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Salt Lake City — The U.S. Census Bureau has released the latest statistics from the American Community Survey, which cover a three-year period from 2010-2012 and are available for areas with a population of 20,000 or more. According to an analysis conducted by the Utah State Data Center, a division of the Bureau of Economic and Business Research within the David Eccles School of Business at the University of Utah, the median home value for Utah was $209,000 during the post-recession period of 2010-2012, a decrease from $227,400 during the recession period of 2007-2009. The survey also showed a post-recession median home ownership rate of 69.7 percent, a decrease The American Community Survey, an ongoing Census Bureau survey that samples a small percentage of the population every year, provides a wide range of important statistics about all communities in the country. The American Community Survey gives communities the current information they need to plan investments and services. Retailers, homebuilders, police departments and town and city planners are among the many private- and public-sector decision makers who count on these annual results. Ever since Thomas Jefferson directed the first census in 1790, the census has collected detailed characteristics about the nation's people.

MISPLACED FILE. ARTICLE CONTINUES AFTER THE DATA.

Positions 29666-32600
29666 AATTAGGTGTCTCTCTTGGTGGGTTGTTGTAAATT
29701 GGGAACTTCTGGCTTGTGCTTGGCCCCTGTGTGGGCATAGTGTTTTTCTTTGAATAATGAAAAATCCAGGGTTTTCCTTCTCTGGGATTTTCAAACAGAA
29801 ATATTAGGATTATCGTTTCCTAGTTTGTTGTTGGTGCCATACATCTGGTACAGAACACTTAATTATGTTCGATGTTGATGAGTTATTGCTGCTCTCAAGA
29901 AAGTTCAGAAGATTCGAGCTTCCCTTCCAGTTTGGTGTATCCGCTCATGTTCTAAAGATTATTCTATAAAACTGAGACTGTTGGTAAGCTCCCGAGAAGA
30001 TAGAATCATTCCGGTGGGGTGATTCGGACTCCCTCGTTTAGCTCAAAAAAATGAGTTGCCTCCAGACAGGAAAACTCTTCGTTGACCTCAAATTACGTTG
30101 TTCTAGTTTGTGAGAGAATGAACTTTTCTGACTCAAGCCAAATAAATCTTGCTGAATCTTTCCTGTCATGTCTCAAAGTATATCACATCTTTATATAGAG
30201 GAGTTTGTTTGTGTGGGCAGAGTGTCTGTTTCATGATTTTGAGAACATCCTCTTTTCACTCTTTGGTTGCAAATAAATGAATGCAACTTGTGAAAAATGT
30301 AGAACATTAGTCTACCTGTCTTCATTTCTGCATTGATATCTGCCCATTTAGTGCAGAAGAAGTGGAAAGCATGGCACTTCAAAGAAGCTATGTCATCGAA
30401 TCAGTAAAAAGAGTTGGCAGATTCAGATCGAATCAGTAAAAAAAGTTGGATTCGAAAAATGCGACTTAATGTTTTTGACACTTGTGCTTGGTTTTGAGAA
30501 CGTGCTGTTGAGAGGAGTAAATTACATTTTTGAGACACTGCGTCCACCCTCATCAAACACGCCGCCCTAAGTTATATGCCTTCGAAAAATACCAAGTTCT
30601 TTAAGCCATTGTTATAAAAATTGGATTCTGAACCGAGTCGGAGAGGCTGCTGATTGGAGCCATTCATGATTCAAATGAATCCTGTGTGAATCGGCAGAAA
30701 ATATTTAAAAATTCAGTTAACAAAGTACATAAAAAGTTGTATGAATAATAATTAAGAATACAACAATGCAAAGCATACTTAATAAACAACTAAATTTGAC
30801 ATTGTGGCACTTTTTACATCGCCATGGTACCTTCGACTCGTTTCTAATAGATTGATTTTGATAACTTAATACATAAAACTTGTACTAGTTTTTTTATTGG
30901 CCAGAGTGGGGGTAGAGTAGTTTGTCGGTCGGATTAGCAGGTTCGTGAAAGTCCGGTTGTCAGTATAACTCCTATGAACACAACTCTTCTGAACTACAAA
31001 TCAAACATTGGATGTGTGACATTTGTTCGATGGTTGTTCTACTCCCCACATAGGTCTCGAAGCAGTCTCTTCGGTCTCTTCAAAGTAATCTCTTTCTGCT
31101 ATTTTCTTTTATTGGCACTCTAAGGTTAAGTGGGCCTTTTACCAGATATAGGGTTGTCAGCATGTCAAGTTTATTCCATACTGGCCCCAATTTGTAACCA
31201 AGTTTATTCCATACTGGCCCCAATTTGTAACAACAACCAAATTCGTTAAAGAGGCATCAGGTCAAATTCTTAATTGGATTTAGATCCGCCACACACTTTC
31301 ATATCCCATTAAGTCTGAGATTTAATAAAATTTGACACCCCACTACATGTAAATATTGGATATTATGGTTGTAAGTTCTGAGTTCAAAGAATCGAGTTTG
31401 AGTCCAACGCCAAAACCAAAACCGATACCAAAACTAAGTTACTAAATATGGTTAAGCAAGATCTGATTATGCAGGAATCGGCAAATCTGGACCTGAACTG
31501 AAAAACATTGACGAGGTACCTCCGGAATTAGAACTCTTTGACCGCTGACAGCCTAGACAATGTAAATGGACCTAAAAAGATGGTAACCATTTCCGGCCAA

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“The two most striking statistics in the recent Census release are the decline in the rate of homeownership and the increase in housing cost burden for renters,” said Jim Wood, director of the Bureau of Economic and Business Research at the University of Utah. “The seemingly small drop in homeownership rates from 71.8 percent to 69.7 percent amounts to 13,000 fewer homeowners in the state. Many of these displaced homeowners ended up as renters. And for renters, economic conditions worsened as the job market deteriorated. Although rental rates were steady, the cost burden for renters increased as the income of renters declined. The recent data show that 40.5 percent of renters spent 35 percent or more of their household income on rent. Prior to the recession, the percent of renters spending 35 percent or more of their income on rent was 34.7 percent. With 260,000 renter households statewide, this shift results in about 15,000 additional households facing a cost burden of at least 35 percent.”